God and Wall Street
This year’s Trinity Institute has concluded. The keynote speaker was Rowan Williams, who spoke with a stellar line-up including Sir Partha Dasgupta and Professor Kathryn Tanner. All the plenary talks, discussion panels, and the opening Eucharist are available as video on demand. Anyway, Archbishop Rowan has written a short piece for Newsweek summarizing some views shared at the Institute. Here’s a snippet.
But we must hang on to the idea that not everything reduces to one standard of value. Treat economic exchanges as the only “real” thing that people do, and you face the same problems confronted by the evolutionary biologist (for whom the only question is how organisms compete and survive) or the Freudian fundamentalist (for whom the only issue is how we resolve the tensions of infantile sexuality). Traditional religious ethics—traditional ethics of any kind, in fact—do not require you to ignore the hidden forces that may be at work in any particular setting. Being human is learning how to ask critical questions of your own habits and compulsions, and it’s learning how to adjust them against a model of human behavior—an idealized truth about the purpose of our humanity.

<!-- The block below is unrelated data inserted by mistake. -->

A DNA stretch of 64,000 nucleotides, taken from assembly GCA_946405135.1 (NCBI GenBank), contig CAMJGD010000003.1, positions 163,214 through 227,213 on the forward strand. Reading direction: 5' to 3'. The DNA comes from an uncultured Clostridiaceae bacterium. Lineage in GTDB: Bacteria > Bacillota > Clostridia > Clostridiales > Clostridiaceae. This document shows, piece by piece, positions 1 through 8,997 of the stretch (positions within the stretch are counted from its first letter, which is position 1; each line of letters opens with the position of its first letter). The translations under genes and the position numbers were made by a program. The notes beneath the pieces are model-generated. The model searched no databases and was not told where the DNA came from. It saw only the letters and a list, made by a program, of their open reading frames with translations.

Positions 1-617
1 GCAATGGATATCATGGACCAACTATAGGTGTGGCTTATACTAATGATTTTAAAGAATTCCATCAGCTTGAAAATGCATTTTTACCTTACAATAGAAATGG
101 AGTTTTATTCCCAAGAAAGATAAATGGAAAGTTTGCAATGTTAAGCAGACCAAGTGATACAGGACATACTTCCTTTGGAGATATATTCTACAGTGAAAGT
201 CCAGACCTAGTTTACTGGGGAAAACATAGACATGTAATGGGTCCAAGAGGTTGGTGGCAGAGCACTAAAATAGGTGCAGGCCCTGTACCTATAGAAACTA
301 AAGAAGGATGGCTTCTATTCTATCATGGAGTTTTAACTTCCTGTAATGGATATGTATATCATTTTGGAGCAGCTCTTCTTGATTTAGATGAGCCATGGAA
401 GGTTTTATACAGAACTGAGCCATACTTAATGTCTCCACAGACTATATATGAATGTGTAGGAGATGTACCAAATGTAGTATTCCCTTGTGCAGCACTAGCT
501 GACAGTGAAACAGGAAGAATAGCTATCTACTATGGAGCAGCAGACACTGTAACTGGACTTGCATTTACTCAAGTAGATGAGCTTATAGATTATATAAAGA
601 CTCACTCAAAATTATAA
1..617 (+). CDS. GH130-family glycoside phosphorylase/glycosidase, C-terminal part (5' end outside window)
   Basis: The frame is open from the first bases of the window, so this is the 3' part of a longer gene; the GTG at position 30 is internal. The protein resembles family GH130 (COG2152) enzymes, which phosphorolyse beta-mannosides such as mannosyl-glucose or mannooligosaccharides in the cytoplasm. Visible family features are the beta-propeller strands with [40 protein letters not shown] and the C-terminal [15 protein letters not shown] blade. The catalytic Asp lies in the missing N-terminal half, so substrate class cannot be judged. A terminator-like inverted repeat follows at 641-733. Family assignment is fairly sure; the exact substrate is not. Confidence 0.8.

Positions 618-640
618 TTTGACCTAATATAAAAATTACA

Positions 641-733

As I said before, I was one of two official bloggers for the event, along with Professor Catherine Mann. I watched the conference from home and posted reactions to each speaker, engaging in conversation with Mann as well. Go have a look at the blog. I will take several days to process fully what I heard during the conference. Let’s just say we religious folk have a lot of learning and work to do as we engage the public sphere to build an ethical economy.
Next year’s program looks pretty interesting too. You can learn more or sign up here.
Photo ACNS/Scott Gunn from the Lambeth Conference 2008. More here.